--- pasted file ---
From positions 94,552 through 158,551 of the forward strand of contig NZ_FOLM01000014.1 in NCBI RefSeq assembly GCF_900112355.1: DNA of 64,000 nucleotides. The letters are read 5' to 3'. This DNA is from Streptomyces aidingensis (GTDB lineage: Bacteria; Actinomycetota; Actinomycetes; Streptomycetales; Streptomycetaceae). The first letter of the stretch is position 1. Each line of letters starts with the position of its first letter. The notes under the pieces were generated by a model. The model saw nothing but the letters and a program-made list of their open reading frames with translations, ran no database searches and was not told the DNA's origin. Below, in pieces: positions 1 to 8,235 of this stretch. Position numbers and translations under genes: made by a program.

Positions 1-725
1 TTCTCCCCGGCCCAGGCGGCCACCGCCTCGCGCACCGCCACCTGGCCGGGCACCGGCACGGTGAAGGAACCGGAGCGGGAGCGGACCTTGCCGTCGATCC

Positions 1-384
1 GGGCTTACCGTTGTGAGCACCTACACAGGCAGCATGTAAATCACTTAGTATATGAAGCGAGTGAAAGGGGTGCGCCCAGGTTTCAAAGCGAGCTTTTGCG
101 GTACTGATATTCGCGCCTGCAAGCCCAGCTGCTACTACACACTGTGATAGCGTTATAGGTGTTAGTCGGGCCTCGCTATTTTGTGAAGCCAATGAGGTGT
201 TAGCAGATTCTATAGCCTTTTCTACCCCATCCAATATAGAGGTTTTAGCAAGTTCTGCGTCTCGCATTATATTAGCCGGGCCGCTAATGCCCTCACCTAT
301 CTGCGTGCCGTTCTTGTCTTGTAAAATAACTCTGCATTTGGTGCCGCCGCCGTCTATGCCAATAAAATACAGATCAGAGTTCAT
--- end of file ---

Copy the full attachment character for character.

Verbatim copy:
From positions 94,552 through 158,551 of the forward strand of contig NZ_FOLM01000014.1 in NCBI RefSeq assembly GCF_900112355.1: DNA of 64,000 nucleotides. The letters are read 5' to 3'. This DNA is from Streptomyces aidingensis (GTDB lineage: Bacteria; Actinomycetota; Actinomycetes; Streptomycetales; Streptomycetaceae). The first letter of the stretch is position 1. Each line of letters starts with the position of its first letter. The notes under the pieces were generated by a model. The model saw nothing but the letters and a program-made list of their open reading frames with translations, ran no database searches and was not told the DNA's origin. Below, in pieces: positions 1 to 8,235 of this stretch. Position numbers and translations under genes: made by a program.

Positions 1-725
1 TTCTCCCCGGCCCAGGCGGCCACCGCCTCGCGCACCGCCACCTGGCCGGGCACCGGCACGGTGAAGGAACCGGAGCGGGAGCGGACCTTGCCGTCGATCC

Positions 1-384
1 GGGCTTACCGTTGTGAGCACCTACACAGGCAGCATGTAAATCACTTAGTATATGAAGCGAGTGAAAGGGGTGCGCCCAGGTTTCAAAGCGAGCTTTTGCG
101 GTACTGATATTCGCGCCTGCAAGCCCAGCTGCTACTACACACTGTGATAGCGTTATAGGTGTTAGTCGGGCCTCGCTATTTTGTGAAGCCAATGAGGTGT
201 TAGCAGATTCTATAGCCTTTTCTACCCCATCCAATATAGAGGTTTTAGCAAGTTCTGCGTCTCGCATTATATTAGCCGGGCCGCTAATGCCCTCACCTAT
301 CTGCGTGCCGTTCTTGTCTTGTAAAATAACTCTGCATTTGGTGCCGCCGCCGTCTATGCCAATAAAATACAGATCAGAGTTCAT